However, Larsen said significant changes to policing should not occur until the study of the police department is complete and that a detailed enforcement plan for the neighborhood program should be the first step.

“I want to see from their side what they would propose and what kind of results they would expect from it,” Larsen said.

Boley agreed with Larsen that traffic enforcement problems go beyond the residential streets in the city’s neighborhoods, saying there are also issues on the collector and arterial streets that need to be addressed. He said collecting traffic data could help identify those problems and help the city get good results.

“Data really is our friend in this,” Boley said. “We need to have good data to be able to do this efficiently and effectively.”

The role of police

The city has put out a request for proposals for a comprehensive study of the police department to help inform potentially fundamental changes to police operations and priorities. The study is being pursued following local and national protests this year about police brutality and systemic racism, as well as Ananda’s subsequent calls for the city to consider various reforms, including proposals to move some funding and duties from police to social services.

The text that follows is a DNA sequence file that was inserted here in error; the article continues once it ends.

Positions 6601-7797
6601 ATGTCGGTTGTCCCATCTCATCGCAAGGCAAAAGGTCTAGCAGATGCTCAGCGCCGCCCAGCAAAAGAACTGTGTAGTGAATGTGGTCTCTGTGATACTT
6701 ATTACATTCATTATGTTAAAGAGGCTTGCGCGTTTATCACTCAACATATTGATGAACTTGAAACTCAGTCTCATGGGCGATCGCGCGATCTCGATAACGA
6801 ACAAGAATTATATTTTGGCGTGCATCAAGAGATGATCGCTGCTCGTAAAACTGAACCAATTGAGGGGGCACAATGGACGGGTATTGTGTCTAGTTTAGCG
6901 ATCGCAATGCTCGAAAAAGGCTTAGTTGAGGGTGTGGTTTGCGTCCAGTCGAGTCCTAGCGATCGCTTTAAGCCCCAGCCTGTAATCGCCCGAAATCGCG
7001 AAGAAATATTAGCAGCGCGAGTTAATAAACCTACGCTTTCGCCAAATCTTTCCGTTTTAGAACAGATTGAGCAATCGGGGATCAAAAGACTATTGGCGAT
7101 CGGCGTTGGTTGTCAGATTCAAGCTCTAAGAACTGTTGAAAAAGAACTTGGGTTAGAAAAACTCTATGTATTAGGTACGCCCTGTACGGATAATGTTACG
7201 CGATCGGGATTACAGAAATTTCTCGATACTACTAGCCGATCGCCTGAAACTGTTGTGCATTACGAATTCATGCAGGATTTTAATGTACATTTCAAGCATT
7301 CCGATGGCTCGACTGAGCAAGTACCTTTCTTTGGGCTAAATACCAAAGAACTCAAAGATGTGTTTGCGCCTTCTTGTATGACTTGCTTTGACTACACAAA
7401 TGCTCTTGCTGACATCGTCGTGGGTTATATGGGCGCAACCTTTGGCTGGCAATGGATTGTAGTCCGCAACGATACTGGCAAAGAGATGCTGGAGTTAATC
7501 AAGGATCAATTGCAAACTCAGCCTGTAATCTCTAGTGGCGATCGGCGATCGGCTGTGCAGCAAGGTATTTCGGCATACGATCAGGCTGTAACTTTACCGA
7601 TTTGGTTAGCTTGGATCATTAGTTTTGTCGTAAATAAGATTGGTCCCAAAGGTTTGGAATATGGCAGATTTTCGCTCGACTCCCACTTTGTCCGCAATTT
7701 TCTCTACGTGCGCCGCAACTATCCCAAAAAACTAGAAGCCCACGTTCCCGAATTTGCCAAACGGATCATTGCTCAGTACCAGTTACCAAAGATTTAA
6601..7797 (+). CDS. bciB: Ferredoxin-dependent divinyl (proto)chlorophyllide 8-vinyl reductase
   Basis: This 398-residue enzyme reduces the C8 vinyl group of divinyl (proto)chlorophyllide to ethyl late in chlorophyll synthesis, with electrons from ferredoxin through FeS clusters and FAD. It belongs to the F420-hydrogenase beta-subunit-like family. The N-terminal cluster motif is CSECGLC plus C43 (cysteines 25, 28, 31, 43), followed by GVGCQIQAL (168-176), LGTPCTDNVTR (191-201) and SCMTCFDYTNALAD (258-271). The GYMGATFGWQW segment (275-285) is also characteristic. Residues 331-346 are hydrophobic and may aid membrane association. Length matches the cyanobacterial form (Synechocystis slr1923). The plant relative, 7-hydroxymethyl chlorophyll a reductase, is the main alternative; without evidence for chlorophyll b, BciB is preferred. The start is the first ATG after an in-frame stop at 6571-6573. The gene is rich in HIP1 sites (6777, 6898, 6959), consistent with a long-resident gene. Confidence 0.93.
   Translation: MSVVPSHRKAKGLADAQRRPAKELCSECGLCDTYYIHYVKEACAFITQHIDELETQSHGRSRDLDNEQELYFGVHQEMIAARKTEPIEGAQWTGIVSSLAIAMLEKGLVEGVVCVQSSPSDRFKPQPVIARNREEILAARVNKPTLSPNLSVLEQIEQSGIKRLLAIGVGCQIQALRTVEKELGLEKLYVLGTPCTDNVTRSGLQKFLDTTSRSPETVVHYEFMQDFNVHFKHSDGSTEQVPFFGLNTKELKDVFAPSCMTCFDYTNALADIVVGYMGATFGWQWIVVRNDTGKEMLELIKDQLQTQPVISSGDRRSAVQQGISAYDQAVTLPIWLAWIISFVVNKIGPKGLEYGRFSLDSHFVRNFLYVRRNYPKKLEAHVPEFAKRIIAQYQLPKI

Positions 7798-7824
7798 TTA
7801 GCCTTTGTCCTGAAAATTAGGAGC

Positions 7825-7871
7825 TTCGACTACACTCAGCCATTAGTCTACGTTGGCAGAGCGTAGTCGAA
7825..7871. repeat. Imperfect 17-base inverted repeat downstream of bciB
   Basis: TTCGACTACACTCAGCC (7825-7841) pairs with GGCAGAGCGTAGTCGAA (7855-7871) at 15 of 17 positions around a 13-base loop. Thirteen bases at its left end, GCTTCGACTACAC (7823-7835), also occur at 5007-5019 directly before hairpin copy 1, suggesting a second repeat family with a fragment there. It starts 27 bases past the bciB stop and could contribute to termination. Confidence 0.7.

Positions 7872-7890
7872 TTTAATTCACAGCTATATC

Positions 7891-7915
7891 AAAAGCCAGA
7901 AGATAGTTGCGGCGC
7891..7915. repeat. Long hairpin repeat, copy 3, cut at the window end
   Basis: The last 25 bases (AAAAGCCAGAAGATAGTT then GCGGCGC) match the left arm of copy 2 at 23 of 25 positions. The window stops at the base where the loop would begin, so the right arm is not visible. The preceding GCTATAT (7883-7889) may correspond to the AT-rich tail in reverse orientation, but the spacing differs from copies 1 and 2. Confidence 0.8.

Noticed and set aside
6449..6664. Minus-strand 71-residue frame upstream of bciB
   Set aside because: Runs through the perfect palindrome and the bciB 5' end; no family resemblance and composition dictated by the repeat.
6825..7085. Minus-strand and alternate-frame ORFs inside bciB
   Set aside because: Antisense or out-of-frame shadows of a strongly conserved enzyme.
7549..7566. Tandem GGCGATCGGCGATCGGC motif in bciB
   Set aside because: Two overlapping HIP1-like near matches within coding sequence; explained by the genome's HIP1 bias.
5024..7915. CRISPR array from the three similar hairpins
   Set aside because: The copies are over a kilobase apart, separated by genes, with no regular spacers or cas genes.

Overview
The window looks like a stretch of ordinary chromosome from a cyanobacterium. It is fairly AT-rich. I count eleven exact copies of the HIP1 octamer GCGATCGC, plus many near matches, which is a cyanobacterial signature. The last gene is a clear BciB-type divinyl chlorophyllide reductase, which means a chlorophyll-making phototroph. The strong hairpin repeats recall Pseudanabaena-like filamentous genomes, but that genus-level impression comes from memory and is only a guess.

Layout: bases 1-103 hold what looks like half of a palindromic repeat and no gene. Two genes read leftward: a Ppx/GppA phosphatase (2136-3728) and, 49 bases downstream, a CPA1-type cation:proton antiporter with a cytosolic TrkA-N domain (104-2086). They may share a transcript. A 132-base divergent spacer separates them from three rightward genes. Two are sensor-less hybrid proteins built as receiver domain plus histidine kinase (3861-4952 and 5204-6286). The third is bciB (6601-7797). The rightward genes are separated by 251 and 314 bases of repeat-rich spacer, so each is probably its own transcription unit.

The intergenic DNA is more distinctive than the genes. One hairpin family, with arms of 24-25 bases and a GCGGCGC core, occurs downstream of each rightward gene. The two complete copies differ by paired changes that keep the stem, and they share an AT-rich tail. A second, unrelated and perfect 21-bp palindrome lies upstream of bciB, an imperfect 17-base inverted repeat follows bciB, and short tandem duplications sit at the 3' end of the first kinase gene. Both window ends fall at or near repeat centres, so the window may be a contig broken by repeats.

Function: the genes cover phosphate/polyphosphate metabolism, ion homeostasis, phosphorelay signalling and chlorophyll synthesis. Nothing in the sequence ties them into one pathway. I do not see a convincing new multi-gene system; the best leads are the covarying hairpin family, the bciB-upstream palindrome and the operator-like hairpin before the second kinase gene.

Like Larsen, Boley and Shipley said that any significant changes to police operations needed to be informed by the study. Boley said that it was important to understand community priorities for allocating police resources.

Shipley said the commission also needed to understand why the city shifted away from enforcing traffic laws and what effects increased enforcement could have on the community. She noted that nationally, police stop people of color at disproportionate rates, and that decisions about increasing traffic enforcement must be part of the broader discussion about racism and the role of police.

“Some of the negative incidents that happen between the public and police are at traffic stops, some of which are completely unnecessary or based on bias,” Shipley said. “And so I think we’re going to have to think about that as part of this discussion.”